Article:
From doing away with a colonial-era tradition of carrying Budget papers in a briefcase to now holding a tablet with the National Emblem on it, India has come a long way and may well be poised to become a self-reliant $ 5 trillion economy by 2025. Budget 2021 can be seen as one aimed at securing India's long-term growth. Expansion of new opportunities for growth, giving a new dimension to human resources, infrastructure development opportunities for the youth, and support for new sectors to grow, were the five principles that were behind Budget 2021. We take a look at some more features of the Union Budget 2021 that was declared earlier this week.
The Budget aims at doubling farmers’ income, augment health infrastructure, education for all, opportunities for youth, women empowerment, and inclusive development. It draws a roadmap for asset monetisation and privatisation of non-strategic public sector units, and introduces enhanced customs duty to further accelerate the ‘Make in India’ flagship programme.
Proposals to privatise two public sector banks and the state-owned insurance and investment corporation and setting-up of bad bank to take over non-performing assets would help banks focus on lending and will be transformative to the financial sector. ‘One country, one Securities code’ will eliminate duplication, simplify the law and stimulate ease of doing business in India. Setting-up of a Development Finance Institution to provide, enable and catalyse infrastructure financing is a step in the right direction.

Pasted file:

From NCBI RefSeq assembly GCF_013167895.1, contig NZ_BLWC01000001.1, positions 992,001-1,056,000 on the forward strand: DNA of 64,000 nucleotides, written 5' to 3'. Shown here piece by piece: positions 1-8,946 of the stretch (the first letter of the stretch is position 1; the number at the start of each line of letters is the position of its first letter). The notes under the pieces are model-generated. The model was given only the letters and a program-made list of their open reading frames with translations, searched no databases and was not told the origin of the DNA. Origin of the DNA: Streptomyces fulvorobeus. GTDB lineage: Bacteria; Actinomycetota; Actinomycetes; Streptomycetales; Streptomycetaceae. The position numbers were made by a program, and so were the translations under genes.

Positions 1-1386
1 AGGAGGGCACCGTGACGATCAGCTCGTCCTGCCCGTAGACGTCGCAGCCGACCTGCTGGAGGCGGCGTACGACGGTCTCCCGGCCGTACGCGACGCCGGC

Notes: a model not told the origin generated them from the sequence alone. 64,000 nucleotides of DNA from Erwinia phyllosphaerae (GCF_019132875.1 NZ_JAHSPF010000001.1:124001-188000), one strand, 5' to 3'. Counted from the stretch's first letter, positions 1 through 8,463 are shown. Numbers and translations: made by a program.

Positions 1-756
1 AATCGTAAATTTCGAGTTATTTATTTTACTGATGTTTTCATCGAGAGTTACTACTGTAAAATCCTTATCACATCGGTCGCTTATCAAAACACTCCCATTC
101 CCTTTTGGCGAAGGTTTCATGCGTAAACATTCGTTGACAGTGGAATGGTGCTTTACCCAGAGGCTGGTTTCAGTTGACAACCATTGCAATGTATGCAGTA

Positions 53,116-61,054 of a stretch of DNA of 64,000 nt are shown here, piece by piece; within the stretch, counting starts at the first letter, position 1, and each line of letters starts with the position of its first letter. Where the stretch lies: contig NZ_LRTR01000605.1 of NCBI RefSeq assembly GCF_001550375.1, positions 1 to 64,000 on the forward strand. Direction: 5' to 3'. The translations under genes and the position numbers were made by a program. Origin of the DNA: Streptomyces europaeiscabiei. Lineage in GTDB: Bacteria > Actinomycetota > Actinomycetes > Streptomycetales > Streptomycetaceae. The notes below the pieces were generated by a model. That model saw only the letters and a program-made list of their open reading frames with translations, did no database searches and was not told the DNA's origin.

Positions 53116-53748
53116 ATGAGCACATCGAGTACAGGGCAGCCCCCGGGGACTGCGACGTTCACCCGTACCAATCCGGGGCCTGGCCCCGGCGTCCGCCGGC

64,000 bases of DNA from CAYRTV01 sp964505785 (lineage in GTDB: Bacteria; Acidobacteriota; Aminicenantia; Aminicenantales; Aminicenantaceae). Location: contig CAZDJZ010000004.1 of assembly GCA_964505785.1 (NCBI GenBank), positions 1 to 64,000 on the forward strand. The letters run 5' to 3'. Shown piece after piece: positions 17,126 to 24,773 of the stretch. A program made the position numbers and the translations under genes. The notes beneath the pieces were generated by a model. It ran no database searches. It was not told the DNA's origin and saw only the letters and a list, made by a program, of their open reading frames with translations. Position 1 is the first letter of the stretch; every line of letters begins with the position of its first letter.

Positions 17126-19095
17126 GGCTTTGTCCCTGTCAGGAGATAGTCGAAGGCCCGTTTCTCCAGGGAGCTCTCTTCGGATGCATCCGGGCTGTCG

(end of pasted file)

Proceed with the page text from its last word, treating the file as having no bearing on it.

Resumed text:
Budget 2021 also broached key themes of research and innovation, education and digital skilling and promoting startups. The India growth story will be incomplete without startups getting their due recognition. Tax incentives for startups have been further enhanced by a year and compliance provisions for One Person Company (OPC), which will see increased investments in the startup space, have been made less tedious. These announcements will provide a boost to the innovation and R&D [research and development] ecosystem in India, and monetise its rich demographic dividends that will steer the country's digital future and create large capability hubs to undertake global transformation.
India Inc’s worst fears of the levy of a Covid-19 cess, reinstatement of the wealth tax, a hike in capital gains tax or securities transaction tax, rich tax, and more, in the aftermath of Covid-19 were put to rest. Budget 2021 did not tinker with any of the existing rates, but instead excluded dividends from advance tax computation, slashed down the time limits for income escapement tax proceedings, curtailed timelines to complete assessment, and dispute resolution by setting-up a Dispute Resolution Committee, and so on.
Markets cheered when foreign institutional investors (FIIs) were finally given an option to access the more beneficial tax treaty provisions for offering dividends to income tax in India. Non-withholding of tax on REITs and InvITs and clarifications on tax provisions relating to investments by sovereign wealth funds and pension funds will further promote funding in the infrastructure space.
The budget also emphasises skilling programs, GST reform path, tackling the issue of inverted duty structure; frictionless customs duty structure; ease of doing business, reducing compliance burden for senior citizens, and a new national policy on official statistics to improve data collection and dissemination with the help of technology. These are encouraging steps promising ease and growth.
Overall, the Finance Minister has prioritised an aggressive approach with sizeable investments in healthcare and infrastructure sector that carry a high multiplier effect.
The writer is an Office Managing Partner, Bangalore at KPMG In India
The thoughts and opinions shared here are of the author.
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